Sobriety tests in the field, i.e., when the suspect is first stopped, have the obvious merit of enabling the investigating police officer to decide whether there is good reason to think the suspect influenced by drink. It is difficult to think of a constitutional impediment to having the suspect do the test again at the police station before a camera so that there may be a reliable record of what the officer saw. The actual picture should be better than the officer's word picture. Repeat tests excited no comment in Commonwealth v. Stathopoulos, 401 Mass. 453 , 454 (1988) (five separate sobriety tests, two at the scene of the arrest and three at the Lower Basin station).
In other jurisdictions videotaping a defendant performing sobriety exercises appears to be a routine practice. See Annas v. Alaska, 726 P.2d 552, 554 (Alaska Ct. App. 1986); State v. Mannion, 414 N.W.2d 119, 120 (Iowa 1987); State v. St. Amant, 504 So.2d 1094, 1095-1096 (La. Ct. App. 1987); State v. Breeden, 374 N.W.2d 560, 561 (Minn. Ct. App. 1985); State v. Ryan, 744 P.2d 1242, 1243 (Mont. 1987); State v. Strickland, 276 N.C. 253, 261 (1970); Delgado v. Texas, 691 S.W.2d 722 (Tex. Ct. App. 1985); State v. Haefer, 110 Wis.2d 381, 383 (Ct. App. 1982).
2. Testimonial component of the videotape. While booking the defendant, the arresting officer, Richard McDevitt, after inquiring about name, address, occupation, medical problems and so forth, also put two questions which broached on the offense. First question: "Mr. Carey, where were you drinking and for how long?" To that the defendant answered, "I just went down the Do-Drop and I had a couple beers. . . ." Second question: "How long were you there for, do you know?" To that the defendant answered, "An hour maybe . . . Like, I figured, well, shit, I'm close to home, you know, just right down the road." Those questions and the answers to them involved "knowledge or thoughts" of the defendant. Compare Commonwealth v. Mahoney, 400 Mass. at 528.
Had the defendant not received the Miranda warnings, [Note 2] the defendant's statements about where, what, and why he had been drinking should have been pruned from the videotape. The booking officer (who was the same man as the arresting officer) did, however, give the Miranda warnings, inquired of the defendant if he understood, and received the response, "Yes, I do."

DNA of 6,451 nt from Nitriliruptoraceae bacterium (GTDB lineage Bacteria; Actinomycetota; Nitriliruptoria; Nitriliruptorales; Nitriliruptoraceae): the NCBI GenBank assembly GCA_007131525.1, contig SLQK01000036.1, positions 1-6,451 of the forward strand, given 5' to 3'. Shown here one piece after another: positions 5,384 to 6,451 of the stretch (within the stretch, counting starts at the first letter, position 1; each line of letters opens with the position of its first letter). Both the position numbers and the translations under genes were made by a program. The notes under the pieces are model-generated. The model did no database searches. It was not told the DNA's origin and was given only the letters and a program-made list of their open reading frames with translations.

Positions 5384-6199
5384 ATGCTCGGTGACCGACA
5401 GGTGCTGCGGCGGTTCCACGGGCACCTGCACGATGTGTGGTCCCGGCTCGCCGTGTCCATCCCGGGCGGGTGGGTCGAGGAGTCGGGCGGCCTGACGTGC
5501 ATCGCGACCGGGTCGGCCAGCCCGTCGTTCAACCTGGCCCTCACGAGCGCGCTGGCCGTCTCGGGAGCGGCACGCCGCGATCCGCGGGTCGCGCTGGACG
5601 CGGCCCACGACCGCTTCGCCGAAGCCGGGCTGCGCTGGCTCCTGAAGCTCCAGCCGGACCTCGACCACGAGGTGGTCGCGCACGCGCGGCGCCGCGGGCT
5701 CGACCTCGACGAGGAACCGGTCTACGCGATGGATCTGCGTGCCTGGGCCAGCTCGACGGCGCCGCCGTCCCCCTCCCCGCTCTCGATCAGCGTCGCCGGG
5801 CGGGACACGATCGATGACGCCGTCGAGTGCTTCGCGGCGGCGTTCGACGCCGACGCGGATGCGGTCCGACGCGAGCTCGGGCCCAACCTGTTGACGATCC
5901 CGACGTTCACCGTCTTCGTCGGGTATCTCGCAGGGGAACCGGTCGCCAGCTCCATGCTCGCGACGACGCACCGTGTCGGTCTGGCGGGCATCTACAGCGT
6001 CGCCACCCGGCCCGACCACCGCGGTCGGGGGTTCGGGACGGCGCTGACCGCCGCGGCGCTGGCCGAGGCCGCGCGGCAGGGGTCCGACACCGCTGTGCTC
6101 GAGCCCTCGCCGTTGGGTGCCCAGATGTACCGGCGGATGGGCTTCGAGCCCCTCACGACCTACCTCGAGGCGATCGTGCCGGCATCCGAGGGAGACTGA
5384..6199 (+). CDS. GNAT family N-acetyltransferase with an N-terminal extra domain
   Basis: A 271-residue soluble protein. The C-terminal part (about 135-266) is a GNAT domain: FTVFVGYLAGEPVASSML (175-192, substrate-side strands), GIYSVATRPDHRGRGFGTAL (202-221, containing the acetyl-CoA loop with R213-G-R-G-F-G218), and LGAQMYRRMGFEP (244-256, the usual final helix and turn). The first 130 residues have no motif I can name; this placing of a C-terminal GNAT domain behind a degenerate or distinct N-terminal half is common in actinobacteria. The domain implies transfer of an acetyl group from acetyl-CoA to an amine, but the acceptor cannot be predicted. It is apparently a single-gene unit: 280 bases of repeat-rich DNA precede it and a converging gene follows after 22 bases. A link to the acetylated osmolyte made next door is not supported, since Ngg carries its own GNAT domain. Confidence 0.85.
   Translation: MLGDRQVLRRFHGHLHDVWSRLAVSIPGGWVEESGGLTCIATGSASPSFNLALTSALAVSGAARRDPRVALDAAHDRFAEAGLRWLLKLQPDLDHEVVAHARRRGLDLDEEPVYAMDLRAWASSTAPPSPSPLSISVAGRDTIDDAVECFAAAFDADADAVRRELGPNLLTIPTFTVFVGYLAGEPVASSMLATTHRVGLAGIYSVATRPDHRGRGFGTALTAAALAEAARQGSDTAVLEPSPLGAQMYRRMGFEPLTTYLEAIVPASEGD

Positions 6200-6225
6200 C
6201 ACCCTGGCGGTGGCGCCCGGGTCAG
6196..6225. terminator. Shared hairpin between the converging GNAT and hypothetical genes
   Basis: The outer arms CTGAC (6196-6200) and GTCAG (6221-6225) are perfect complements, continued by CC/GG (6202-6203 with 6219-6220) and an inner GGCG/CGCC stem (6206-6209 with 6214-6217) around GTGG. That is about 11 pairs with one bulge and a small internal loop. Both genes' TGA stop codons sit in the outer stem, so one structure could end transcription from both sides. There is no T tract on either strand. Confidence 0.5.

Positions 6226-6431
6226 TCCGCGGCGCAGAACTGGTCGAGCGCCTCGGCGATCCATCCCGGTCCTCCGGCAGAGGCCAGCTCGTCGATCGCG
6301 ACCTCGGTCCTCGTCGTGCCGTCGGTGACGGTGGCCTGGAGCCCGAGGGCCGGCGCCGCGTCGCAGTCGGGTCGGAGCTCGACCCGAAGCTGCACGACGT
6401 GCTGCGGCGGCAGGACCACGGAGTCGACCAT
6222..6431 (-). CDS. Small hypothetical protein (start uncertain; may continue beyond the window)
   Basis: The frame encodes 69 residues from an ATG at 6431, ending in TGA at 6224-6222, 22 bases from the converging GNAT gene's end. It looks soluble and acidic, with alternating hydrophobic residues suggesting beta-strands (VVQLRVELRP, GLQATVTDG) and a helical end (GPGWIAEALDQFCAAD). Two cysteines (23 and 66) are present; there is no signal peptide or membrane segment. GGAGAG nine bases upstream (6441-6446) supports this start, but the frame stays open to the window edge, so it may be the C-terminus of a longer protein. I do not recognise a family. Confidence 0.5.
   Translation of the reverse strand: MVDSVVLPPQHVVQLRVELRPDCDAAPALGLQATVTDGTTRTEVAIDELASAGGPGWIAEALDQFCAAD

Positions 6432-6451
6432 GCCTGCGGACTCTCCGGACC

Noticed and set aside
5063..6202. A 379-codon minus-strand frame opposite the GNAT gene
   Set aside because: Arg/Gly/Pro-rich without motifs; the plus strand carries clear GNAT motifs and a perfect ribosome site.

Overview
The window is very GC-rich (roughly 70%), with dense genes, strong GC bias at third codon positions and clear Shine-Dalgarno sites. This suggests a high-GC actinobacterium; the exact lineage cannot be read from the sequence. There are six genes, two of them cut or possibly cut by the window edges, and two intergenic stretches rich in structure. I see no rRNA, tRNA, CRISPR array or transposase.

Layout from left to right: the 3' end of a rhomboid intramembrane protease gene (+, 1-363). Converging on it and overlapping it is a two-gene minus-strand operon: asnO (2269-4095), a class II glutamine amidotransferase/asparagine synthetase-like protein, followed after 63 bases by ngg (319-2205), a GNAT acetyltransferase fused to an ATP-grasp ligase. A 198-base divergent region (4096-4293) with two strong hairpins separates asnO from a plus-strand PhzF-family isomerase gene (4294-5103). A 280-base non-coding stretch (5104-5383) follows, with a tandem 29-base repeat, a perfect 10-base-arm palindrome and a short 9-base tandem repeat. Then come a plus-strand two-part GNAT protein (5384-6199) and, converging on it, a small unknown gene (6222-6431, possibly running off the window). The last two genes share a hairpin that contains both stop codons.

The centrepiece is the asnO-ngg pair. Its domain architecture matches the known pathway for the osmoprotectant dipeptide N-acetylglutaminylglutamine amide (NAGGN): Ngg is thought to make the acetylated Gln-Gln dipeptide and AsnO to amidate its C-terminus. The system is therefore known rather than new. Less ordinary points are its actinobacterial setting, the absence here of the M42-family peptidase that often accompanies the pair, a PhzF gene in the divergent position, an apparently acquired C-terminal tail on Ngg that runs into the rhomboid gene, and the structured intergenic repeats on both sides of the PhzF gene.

The trial judge viewed the tape and found that the defendant "clearly understood his Miranda rights." The judge further found that the "statements against [the defendant's] interest were made completely voluntarily and completely spontaneously and not as a result of any direction, insistence, or specific questioning by the Commonwealth." There were, of course, questions by the police, but the judge is correct that the questions did not press for information about what, how much, and why the defendant was drinking. Findings by the trial judge about voluntariness are entitled to considerable deference. Commonwealth v. Silva, 388 Mass. 495 , 501-502 (1983). Commonwealth v. Doucette, 391 Mass. 443 , 447 (1984). We have seen the videotape and think the judge's finding of voluntariness a reasonable -- if not compelled -- determination. Carey's inebriated condition was insufficient to negate the voluntariness of his act. Commonwealth v. Doucette, 391 Mass. at 448. Commonwealth v. Shipps, 399 Mass. 820 , 826 (1987).
3. Right to communicate with family, friends, or counsel. At the very beginning of the booking process, the defendant asked to talk to his mother and he repeated that request several times as the booking proceeded. After reading the charges to the defendant, Officer McDevitt informed him of his rights: the Miranda rights; the right to be examined by a physician selected by the defendant at the defendant's own expense (G. L. c. 263, Section 5); and the right to use the telephone (G. L. c. 276, Section 33A). In response to the defendant's several requests to call his mother, Officer McDevitt told the defendant he would be allowed to do so when the booking was completed.